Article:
72 relations: Acute radiation syndrome, Andreev Bay nuclear accident, Arms race, Atlantic Ocean, Ballast tank, Ballistic missile, Barents Sea, Blood transfusion, Bone marrow, Captain lieutenant, Ceremonial ship launching, Control rod, Diesel–electric transmission, Gale, Galley (kitchen), Gasket, Greenland, Harrison Ford, Herbert Gantschacher, Hiroshima, Hotel-class submarine, Hydraulic fluid, Jury rigging, K-19: The Widowmaker, Kara Sea, Keel, Keel laying, Liam Neeson, List of NATO reporting names for submarines, Medium-range ballistic missile, Mikhail Gorbachev, Murmansk, Mutiny, Naval ensign, Newfoundland (island), Nikolai Vladimirovich Zateyev, Nobel Peace Prize, Norwegian Nobel Committee, Nuclear fission product, Nuclear meltdown, Nuclear reactor, Nuclear submarine, Pravda, President of the Soviet Union, Propeller, R-13 (missile), R-21 (missile), Radiation, Radio, Roentgen (unit), ..., Roentgen equivalent man, Russian Shipyard Number 10, Scram, Sea trial, Seaman, Severodvinsk, Ship breaking, Ship commissioning, Short-range ballistic missile, Sievert, Snezhnogorsk, Murmansk Oblast, Sonar, Soviet Navy, Soviet submarine K-19, Soviet Union, Starshina, Submarine, Submarine-launched ballistic missile, United States, Vasily Aksyonov, Vladimir Romanov, VM reactor. Expand index (22 more) » « Shrink index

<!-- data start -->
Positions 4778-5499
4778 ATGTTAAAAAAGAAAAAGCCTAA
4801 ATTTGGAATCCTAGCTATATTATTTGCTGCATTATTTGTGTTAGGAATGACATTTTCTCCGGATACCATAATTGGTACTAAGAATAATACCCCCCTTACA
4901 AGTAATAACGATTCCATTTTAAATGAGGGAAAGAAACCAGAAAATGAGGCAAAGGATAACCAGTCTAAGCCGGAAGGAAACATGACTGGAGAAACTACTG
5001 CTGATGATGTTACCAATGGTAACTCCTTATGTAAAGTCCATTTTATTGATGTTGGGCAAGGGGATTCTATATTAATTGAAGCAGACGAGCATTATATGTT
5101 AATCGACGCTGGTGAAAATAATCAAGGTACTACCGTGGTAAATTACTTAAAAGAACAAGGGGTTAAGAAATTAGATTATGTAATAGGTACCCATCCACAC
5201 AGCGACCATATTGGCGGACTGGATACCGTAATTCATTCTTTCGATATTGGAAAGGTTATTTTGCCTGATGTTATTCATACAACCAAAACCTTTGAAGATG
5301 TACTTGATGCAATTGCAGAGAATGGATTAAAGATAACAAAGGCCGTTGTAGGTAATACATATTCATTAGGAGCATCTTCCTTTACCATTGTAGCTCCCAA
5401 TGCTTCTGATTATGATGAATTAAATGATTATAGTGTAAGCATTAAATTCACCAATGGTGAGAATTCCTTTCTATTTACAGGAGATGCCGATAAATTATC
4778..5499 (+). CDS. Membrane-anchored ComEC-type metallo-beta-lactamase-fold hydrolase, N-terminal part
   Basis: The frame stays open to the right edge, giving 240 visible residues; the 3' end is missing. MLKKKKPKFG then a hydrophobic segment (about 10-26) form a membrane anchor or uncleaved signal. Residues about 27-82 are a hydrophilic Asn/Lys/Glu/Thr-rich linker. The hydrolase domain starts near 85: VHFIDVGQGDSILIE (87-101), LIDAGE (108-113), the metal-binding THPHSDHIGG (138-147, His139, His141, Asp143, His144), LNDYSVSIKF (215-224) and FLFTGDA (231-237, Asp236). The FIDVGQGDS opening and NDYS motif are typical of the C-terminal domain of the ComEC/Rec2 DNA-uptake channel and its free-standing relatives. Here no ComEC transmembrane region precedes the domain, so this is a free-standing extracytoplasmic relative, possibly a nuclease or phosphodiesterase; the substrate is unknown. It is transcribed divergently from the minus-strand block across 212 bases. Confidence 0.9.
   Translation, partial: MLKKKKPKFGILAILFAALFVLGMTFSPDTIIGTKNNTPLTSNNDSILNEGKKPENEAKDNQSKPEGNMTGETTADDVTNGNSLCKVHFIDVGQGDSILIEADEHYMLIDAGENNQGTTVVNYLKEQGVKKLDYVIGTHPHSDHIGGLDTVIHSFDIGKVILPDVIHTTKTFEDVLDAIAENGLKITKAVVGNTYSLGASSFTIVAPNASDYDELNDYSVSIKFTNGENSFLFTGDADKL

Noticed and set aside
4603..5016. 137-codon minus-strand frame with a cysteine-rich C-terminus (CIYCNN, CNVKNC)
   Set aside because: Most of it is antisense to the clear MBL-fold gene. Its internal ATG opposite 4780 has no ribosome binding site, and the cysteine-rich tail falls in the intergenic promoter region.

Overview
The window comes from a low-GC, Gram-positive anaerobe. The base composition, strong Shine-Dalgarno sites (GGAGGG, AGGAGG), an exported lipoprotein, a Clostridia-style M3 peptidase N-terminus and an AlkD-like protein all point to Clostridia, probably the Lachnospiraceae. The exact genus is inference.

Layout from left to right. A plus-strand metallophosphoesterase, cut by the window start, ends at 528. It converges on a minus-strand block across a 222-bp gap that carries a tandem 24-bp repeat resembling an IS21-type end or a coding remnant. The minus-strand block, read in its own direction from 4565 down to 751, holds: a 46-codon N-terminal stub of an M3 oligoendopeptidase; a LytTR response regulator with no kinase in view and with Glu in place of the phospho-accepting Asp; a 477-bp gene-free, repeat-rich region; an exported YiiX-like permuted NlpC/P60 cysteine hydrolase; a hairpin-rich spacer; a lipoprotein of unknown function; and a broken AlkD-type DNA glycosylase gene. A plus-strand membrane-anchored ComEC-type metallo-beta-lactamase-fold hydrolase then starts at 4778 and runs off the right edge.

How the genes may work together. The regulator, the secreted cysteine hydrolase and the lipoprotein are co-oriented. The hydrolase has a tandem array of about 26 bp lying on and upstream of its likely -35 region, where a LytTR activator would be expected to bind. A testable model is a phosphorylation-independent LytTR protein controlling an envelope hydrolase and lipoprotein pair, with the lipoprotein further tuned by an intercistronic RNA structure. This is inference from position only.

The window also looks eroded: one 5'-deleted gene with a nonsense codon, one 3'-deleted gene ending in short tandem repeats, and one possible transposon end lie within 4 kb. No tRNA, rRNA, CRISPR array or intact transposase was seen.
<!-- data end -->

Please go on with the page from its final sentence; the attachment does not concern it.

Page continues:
Acute radiation syndrome (ARS) is a collection of health effects that are present within 24 hours of exposure to high doses of ionizing radiation.